Those words echoed through his head. It reminded him of what Trish said. This city changes you. From what Murph experienced last night — or at least what he remembered — Darron had changed drastically since leaving the Yupe. It was silly to think moving to a different city wouldn’t change a person. Neon City was so much more than the Yupe could ever provide. What Murph remembered about Darron from last night was that he seemed happier — freer, Murph might even say. Though he knew that’s not what Trish meant when she warned him.
“It can’t, Trish. I won’t let it,” Murph said. The taxi driver didn’t even look in his rear view mirror. If Murph had to guess, this man was just coming off an all night shift. He was probably the last customer before turning in. He put his hands on his lap and brought up his interface again. He checked his messages and contact info to pass the time and to also check to see if anything new had been added or taken away. He narrowed his eyes when he saw that a new contact had been added: Lauren ❤
“I don’t like the look of that,” Murph muttered. It was a potential issue to solve, but one that could wait until tonight. Another thing that stuck out to him was that Simon’s note and info were missing from his contact list. Had he deleted it by mistake? In either case he decided to dismiss his interface just as the taxi crossed a bridge that spanned Lake Scourge.
On the other side was Corpo Plaza, the district that held the headquarters for the five main Megacorps that ruled over Neon City; Incubo, Virtua, Skyline, Pyramid and Asutenki. Murph watched five monolithic towers come into view as they crossed the bridge. That awe and wonder he had felt returned a little bit when he saw these colossal buildings.
These were not mere skyscrapers, Murph had seen plenty of those. These were in a different league altogether.
Each building was different in design and aesthetic, but they all had one thing in common: they were gargantuan megatowers that disappeared into the sky above. Neon City was home to tens of millions and expanded over several districts, but these five towers and their adjacent structures could probably house everyone with room to spare. As Murph got closer to the five megatowers, his wonder and awe were replaced with foreboding doom. At that moment all thoughts retreated from Murph’s mind. Lauren, Simon, Darron. Nothing else mattered now. The taxi driver didn’t seem phased by this. Sights like these were so mundane to a man who’s been doing this for — Murph only assumed — thirty years.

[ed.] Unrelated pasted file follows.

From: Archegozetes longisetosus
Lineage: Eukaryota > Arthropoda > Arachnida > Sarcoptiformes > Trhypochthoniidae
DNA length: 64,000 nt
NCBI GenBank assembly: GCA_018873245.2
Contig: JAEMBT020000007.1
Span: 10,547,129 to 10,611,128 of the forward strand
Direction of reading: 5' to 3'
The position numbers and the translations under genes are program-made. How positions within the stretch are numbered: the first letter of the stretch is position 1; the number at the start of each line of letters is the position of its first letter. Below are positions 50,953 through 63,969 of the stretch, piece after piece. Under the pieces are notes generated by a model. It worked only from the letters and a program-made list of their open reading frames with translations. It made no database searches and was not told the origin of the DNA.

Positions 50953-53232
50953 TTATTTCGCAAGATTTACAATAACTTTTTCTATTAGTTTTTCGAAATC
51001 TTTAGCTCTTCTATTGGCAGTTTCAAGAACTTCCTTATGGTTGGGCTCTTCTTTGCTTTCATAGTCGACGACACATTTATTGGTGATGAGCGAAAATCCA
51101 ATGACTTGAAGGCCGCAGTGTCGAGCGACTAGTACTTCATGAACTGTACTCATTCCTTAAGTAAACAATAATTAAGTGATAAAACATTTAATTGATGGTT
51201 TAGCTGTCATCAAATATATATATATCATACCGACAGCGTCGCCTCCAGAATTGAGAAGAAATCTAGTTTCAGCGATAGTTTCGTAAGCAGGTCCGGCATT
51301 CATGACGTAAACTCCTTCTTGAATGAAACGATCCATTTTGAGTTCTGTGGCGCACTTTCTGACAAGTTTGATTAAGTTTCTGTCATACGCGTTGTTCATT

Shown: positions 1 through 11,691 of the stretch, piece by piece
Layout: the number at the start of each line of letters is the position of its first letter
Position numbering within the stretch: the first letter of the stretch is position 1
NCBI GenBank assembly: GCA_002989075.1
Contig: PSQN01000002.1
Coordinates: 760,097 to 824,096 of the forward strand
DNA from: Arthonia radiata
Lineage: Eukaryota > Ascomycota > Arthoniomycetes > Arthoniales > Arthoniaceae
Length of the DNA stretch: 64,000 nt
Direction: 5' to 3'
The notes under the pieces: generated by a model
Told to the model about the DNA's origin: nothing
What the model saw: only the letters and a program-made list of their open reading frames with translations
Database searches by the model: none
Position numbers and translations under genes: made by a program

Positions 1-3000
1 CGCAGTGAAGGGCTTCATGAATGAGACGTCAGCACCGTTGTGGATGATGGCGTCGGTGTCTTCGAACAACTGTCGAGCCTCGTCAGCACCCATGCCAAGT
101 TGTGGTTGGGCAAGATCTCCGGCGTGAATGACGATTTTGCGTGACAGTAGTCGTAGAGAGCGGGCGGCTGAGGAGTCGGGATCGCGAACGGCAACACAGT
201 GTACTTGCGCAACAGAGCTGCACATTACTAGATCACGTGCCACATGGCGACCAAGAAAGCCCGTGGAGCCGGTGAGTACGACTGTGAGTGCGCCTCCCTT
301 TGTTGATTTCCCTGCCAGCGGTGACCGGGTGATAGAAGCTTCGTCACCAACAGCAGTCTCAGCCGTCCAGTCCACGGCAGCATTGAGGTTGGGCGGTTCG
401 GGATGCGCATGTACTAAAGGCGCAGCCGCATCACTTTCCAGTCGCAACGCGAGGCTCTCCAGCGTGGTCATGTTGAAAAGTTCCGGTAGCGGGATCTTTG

“I deserve this,” Murph told himself. He took a deep breath. In and out. Again. In and out. “I worked hard to get here. It may have been luck, but Trish saw what I was capable of. I believe in her because she believes in me,” Murph said quietly to himself.
“It all comes down to this, then. The moment where all my blood, sweat, and tears pay off,” He clenched his fists. “Yes, these corporations control every facet of living — and not just in Neon City. Inside these buildings are people. Asutenki is run by people. Fallible, emotional people. These buildings are made of glass, steel and concrete,”
“Imposing as they may be, I can just walk right in. I’m allowed inside. I deserve to be inside,”
“I can fucking do this!” Murph opened his eyes, to meet the cold stare of the taxi driver. He looked out the window to see they had stopped right in front of the Asutenki building. Scores of employees were walking up the grand steps that lead up to the building. Many lanes of cabs and other cars pulled up to drop people off. It was a morning rush, but much less chaotic than Murph had anticipated. The taxi driver tapped his meter with increased irritation. Murph felt his cheeks burn bright red.
“Ah…yeah, that…um. Listen, I have this big interview today and I’m from the Yupe. So, you can understand…” Murph began.
“Can you pay or not?” the taxi driver said with a flat tone.
“Of course, sorry I…yeah I’ll get right on it,” Murph took out his card and paid. He stepped out of the cab.